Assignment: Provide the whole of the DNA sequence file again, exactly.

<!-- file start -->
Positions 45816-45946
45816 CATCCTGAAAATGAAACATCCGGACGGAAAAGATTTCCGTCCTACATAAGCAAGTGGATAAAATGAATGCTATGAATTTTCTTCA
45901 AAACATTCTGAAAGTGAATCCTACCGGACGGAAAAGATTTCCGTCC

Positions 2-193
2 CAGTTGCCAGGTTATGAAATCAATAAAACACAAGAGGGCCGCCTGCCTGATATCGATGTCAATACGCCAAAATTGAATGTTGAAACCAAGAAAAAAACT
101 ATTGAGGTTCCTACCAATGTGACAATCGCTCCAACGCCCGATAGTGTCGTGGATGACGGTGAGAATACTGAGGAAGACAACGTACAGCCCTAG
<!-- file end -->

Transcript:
Positions 45816-45946
45816 CATCCTGAAAATGAAACATCCGGACGGAAAAGATTTCCGTCCTACATAAGCAAGTGGATAAAATGAATGCTATGAATTTTCTTCA
45901 AAACATTCTGAAAGTGAATCCTACCGGACGGAAAAGATTTCCGTCC

Positions 2-193
2 CAGTTGCCAGGTTATGAAATCAATAAAACACAAGAGGGCCGCCTGCCTGATATCGATGTCAATACGCCAAAATTGAATGTTGAAACCAAGAAAAAAACT
101 ATTGAGGTTCCTACCAATGTGACAATCGCTCCAACGCCCGATAGTGTCGTGGATGACGGTGAGAATACTGAGGAAGACAACGTACAGCCCTAG